The Green and Sustainability debt markets in the Philippines and other members of the Association of Southeast Asian Nations (ASEAN) are poised for growth, with the “necessary foundations” for their development already in place. In a keynote speech at the ASEAN+3 Bond Market Forum Meeting at the Asian Development Bank (ADB) Headquarters in Manila on February 5, SEC Commissioner Ephyro Luis B. Amatong cited the “notable” issuances of bonds worth more than US$3.8 billion under the ASEAN Green and Sustainability Bond Standards in 2019 as positive indication of the market’s development. Last year’s issuances was six times larger than the $639 million issued in 2018, when the value increased by over 50% from 2017. Sustainability bonds accounted for $1.4 billion or 36% of last year’s total, up 14 times from just $100 million in 2018. “While ASEAN may still be a relatively small player in the global Green/ Sustainability debt market – with $330 billion raised in 2019 – the rate of growth in ASEAN appears to show the necessary foundations for the development of such a Green/ Sustainability debt market have indeed been laid, including the issuance of a clear set of guidelines for issuers to follow and which investors, both international and domestic, recognize as holistic and reliable,” Mr. Amatong said. Where ASEAN stands For now, Indonesia, Malaysia, Philippines, Singapore and Thailand dominate the ASEAN Green and Sustainability bond market. The Philippines has seen 15 issuances worth $3.04 billion by a range of private sector issuers, including renewable energy firms and banks taking advantage of both on- and offshore markets. Philippine banks particularly have had notable success in this market. Among them is Rizal Commercial Banking Corporation (RCBC), which has issued two Sustainability bonds and one Green bond totaling $742 million, of which $442 million is peso-denominated. Bank of the Philippine Islands also issued Green bonds under the ASEAN Standards to raise $300 million and CHF100 million, with the latter transaction achieving a negative yield.  Most recently, state-owned Development Bank of the Philippines entered the domestic Sustainability market, raising $352 million from the issuance of peso-denominated Green bonds in late 2019. In 2016, there were only three Green bonds outstanding in ASEAN, for a total of $252 million. Now there are at least 57 issues under the ASEAN Standards for Green, Social and Sustainability bonds for a total of $4 billion. In the Philippines, the private sector-led foray into the Green and Sustainability capital markets first relied on strategic support from development partners, particularly in the case of renewable energy producers. Overall, seven of the Philippines’ 15 Sustainability transactions have received some form of support or engagement by multilateral development finance institutions, namely the ADB and International Finance Corporation. ‘Necessary foundations’ in place Mr. Amatong cited the issuance of a clear set of guidelines for issuers among the “necessary foundations” for the development of the ASEAN Green and Sustainability debt market. “First, we at the ASEAN Capital Markets Forum (ACMF) recognized early on the potential of green and sustainable finance to attract international investors, who, generally speaking, have had more funds to invest than investible options,” Mr. Amatong said. “We at ACMF see this as an opportunity for ASEAN countries, many of whom have significant infrastructure development programs, to access as yet untapped sources of much needed financing. Resilient and adaptable infrastructure is particularly important to those of us in ASEAN since we are particularly at risk to the impact of climate change.” In this light, ACMF developed the ASEAN Green Bond Standards in 2017, in line with the Green Bond Principles formulated by the International Capital Market Association. Fundamentally, the Standards provide a framework to ensure transparency and allow investors to make informed judgments regarding an offering’s “green-ness” and sustainability. The Philippines adopted the Standards in August 2018, as the SEC issued the guidelines on the issuance of bonds for the financing or refinancing of new and/or existing projects that must provide clear environmental benefits, such as those relating to renewable energy, energy efficiency, pollution prevention and control, environmentally sustainable management of living natural resources and land use, clean transportation, climate change adaptation, and green buildings. The Philippines likewise adopted the ASEAN Social Bonds Standards and ASEAN Sustainability Bonds Standards. In April 2019, the SEC issued the guidelines on the issuance of bonds for social projects aimed at providing or promoting affordable basic infrastructure, access to healthcare and education, and food security, among others, as well as those for social projects with environmental co-benefits. “ASEAN’s commitment to a sustainable future and sustainable capital markets goes beyond the issuance of standards and the debt capital markets,” Mr. Amatong said, as six of the 10 ASEAN members require publicly listed companies to issue sustainability reports. The Philippines, for one, requires publicly listed companies to disclose certain information in relation to their non-financial performance across the economic, environmental and social aspects of their organizations. The SEC issued the guidelines on sustainability reporting in February 2019. Mr. Amatong also cited the participation of five ASEAN members in international initiatives that seek to enhance sustainability risk management and the adoption by seven members of policies to mainstream sustainable finance. In March, the ACMF is expected to adopt a broader sustainable finance roadmap, which it intends to present during the ASEAN Finance Ministers’ meeting for endorsement. “All this is to say, that we think that ASEAN is off to a good start in its sustainability journey,” Mr. Amatong said. “But there is still so much we can do, and so much we need to do, to realize our shared goal of sustainable economic growth in the real economy supported by sustainable capital markets.” (SEC)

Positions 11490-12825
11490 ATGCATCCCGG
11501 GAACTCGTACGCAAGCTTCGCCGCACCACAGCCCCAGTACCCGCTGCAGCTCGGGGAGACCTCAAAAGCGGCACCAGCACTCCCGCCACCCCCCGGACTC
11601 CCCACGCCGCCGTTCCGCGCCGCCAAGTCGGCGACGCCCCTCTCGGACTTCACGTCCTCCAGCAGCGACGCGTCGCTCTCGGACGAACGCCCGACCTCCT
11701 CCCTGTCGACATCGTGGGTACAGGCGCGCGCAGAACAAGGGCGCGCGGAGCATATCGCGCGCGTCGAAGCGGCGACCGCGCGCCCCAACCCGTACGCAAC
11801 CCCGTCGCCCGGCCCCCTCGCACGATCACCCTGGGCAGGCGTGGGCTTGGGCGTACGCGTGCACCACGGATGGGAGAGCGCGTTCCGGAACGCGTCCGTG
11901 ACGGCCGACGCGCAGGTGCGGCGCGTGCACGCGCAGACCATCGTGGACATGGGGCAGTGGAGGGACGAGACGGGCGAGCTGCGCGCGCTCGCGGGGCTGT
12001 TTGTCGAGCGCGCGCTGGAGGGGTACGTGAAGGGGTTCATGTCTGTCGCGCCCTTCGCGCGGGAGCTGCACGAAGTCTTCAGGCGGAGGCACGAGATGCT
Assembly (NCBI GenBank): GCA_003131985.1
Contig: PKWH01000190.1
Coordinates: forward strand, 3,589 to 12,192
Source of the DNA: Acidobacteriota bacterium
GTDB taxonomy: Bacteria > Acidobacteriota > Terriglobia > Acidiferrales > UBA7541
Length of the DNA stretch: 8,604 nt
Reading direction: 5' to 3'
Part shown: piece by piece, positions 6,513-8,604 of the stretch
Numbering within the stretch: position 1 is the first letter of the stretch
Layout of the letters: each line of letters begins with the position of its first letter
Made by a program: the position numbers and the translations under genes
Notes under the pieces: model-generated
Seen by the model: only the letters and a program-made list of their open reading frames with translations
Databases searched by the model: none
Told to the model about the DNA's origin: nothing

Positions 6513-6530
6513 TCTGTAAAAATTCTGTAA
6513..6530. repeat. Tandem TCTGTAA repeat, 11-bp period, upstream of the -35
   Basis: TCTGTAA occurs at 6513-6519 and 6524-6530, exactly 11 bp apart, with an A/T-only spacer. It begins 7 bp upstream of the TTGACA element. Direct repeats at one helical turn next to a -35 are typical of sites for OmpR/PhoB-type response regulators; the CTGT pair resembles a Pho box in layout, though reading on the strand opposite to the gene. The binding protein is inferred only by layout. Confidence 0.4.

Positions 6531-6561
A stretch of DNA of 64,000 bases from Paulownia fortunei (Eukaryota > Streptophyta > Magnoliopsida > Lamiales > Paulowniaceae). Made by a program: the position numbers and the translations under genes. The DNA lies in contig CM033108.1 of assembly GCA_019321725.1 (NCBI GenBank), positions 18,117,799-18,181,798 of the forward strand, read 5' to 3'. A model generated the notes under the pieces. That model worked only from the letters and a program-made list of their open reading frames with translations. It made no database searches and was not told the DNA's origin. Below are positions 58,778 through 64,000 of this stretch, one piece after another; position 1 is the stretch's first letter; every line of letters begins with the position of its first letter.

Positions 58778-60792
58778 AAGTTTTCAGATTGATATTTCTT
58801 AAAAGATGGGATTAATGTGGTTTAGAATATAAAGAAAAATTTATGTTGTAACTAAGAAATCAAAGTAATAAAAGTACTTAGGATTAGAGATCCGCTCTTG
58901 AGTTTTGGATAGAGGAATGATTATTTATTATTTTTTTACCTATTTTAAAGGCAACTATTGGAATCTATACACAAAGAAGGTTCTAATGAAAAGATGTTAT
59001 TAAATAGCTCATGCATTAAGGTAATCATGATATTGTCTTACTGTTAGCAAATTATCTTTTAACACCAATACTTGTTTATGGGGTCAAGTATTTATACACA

Indie-Siyensya extends deadline to Feb 25 

February 12, 2020

Indie-Siyensya extends deadline to Feb 25    Indie-Siyensya judges (L-R) Dr. Ruby Cristobal, Prof. Seymour Sanchez, and Dr. Aimee Lynn Dupo with DOST-SEI Director Josette Biyo and PSHS Western Visayas Campus DirectorDr. Shena Faith Ganela led the program launch of the 4th Indie-Siyensya Filmmaking Competition at the Regional Science and Technology Week Celebration last October 19, 2020 in Iloilo City.  MANILA, Philippines – Science filmmaking competition, Indie-Siyensya, is extending the deadline for submission of film entries to 25 February 2020.  The contest, organized by the Department of Science and Technology-Science Education Institute (DOST-SEI), is open to all Filipinos who may join as individuals or in groups.  There are two categories: the “Youth Category” for high school, tertiary school and out-of-school youth aged 13-20, and the “Open category” for college students, teachers, and S&T professionals.  Entries must be short documentaries which should have a running time of under ten (10) minutes. The films must be relevant to the theme “Communities Beyond the Naked Eye” and should focus on the life and impact of insects, microorganisms, and other tiny living and non-living things.  Indie-Siyensya continues to promote science culture to the youth and the general public using film as a medium. According to DOST-SEI Director Dr. Josette Biyo, it is the agency’s response to the growing demand for excellent science communicators in the country.  “This competition aims to use filmmaking in communicating to the public scientific concepts as well as in highlighting the critical role of S&T in national development to the public and to entice the youth to become part of the growing S&T workforce of the country,” Dr. Biyo said.  Entries will be judged based on the following criteria: Scientific Content, Execution of Idea and Film Techniques. Winners for each category will receive trophies and cash prizes worth 100,000 pesos for the Best Film, 50,000 pesos for the second prize, and 30,000 pesos for the third prize.  One entry will also win the Viewers’ Choice award, which will be given to the entry with the highest number of votes during the film screening period at various DOST events, amounting to 20,000 pesos.   For contest mechanics and other information, interested participants may or (30)    DOST Secretary Fortunato de la Peña graced theprogram launch of the 4th Indie-Siyensya Filmmaking Competition.         Participants of the program launch of the 4th Indie-Siyensya Filmmaking Competition.